Refinancing Student Loans
You could also consider refinancing your student loans with a private lender. Refinancing combines existing student loans into a new loan, one ideally with a lower interest rate and a more favorable loan term. To determine your interest rate, private lenders will generally conduct a credit check, evaluate your credit score and income among other factors.
Recommended: 7 Tips to Lower Your Student Loan Payment
Can you pay student loans with a credit card? In short, yes — it’s possible but may require the use of a third-party app or paying additional fees to the lender. These fees can outweigh the benefits of earned credit card points or miles. If you’re using a credit card because you’re struggling to make monthly payments on your student loan — consider refinancing as another option.
Refinancing could help you secure a more competitive interest rate or lower monthly payment (which might be the result of extending your repayment term, which could mean paying more interest in the long run). A lower interest rate could mean spending less in the long-term and more affordable monthly payments.
Refinancing student loans with SoFi is fee-free, can be completed using a simple online application, and becoming a SoFi Member provides additional benefits like career coaching. Plus, qualifying borrowers can secure a competitive interest rate.
Can I pay student loans with a debit card?
Generally, paying student loans with a debit card is not permitted. It may be possible, but there may be fees associated. For the most part, student loan servicers prefer payments made electronically from your bank account. Most lenders will allow borrowers to enroll in automatic payments, where the loan payment is automatically debited from the checking account each month.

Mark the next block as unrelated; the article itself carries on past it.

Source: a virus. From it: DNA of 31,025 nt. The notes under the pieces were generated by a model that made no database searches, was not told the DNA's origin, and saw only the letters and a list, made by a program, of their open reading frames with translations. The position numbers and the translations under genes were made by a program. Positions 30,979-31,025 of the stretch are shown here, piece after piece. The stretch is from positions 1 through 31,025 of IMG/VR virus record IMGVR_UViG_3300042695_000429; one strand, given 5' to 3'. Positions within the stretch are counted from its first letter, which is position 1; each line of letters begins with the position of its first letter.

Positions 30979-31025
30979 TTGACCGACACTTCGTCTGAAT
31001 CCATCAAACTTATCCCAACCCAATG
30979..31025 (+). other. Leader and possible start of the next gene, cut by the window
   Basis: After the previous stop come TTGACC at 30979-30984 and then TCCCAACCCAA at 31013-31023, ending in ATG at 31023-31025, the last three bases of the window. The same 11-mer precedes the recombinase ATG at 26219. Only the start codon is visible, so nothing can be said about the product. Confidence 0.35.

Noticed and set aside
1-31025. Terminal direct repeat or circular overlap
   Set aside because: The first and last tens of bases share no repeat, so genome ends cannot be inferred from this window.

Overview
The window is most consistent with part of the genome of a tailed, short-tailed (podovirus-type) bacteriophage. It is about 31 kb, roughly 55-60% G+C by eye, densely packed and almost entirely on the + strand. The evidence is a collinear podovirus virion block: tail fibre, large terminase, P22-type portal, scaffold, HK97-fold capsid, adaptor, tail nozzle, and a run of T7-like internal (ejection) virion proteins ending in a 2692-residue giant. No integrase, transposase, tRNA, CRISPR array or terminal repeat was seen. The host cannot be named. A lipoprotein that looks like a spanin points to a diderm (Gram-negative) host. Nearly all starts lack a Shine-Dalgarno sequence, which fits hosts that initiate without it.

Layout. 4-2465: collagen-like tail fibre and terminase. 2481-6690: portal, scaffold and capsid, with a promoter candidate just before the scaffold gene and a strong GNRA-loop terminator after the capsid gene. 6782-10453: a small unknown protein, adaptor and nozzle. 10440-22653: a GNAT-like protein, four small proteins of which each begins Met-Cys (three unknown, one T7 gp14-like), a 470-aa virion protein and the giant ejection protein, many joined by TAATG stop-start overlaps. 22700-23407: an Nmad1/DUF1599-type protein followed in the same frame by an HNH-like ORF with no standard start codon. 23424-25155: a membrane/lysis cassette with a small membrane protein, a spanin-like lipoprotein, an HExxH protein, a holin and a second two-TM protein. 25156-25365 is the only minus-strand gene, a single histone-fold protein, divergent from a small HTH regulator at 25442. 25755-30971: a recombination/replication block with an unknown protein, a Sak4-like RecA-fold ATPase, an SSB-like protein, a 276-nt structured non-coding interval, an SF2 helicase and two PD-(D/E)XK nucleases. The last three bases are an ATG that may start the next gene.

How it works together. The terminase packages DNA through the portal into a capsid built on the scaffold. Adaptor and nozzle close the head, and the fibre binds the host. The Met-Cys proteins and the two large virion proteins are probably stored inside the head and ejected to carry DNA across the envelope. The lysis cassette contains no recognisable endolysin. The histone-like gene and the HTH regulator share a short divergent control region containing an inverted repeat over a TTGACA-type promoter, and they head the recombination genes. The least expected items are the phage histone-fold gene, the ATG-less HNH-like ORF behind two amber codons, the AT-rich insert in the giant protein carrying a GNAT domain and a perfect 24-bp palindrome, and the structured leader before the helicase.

Can you pay off student loans all at once?
It is possible to make a lump sum payment to pay off all of your loans at once. Your lender should be able to provide a payoff quote if you are interested in this option.
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SoFi Student Loan Refinance
If you are looking to refinance federal student loans, please be aware that the White House has announced up to $20,000 of student loan forgiveness for Pell Grant recipients and $10,000 for qualifying borrowers whose student loans are federally held. Additionally, the federal student loan payment pause and interest holiday has been extended beyond December 31, 2022. Please carefully consider these changes before refinancing federally held loans with SoFi, since the amount or portion of your federal student debt that you refinance will no longer qualify for the federal loan payment suspension, interest waiver, or any other current or future benefits applicable to federal loans. If you qualify for federal student loan forgiveness and still wish to refinance, leave unrefinanced the amount you expect to be forgiven to receive your federal benefit.
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Notice: SoFi refinance loans are private loans and do not have the same repayment options that the federal loan program offers such as Income-Driven Repayment plans, including Income-Contingent Repayment or PAYE. SoFi always recommends that you consult a qualified financial advisor to discuss what is best for your unique situation.
Financial Tips & Strategies: The tips provided on this website are of a general nature and do not take into account your specific objectives, financial situation, and needs. You should always consider their appropriateness given your own circumstances.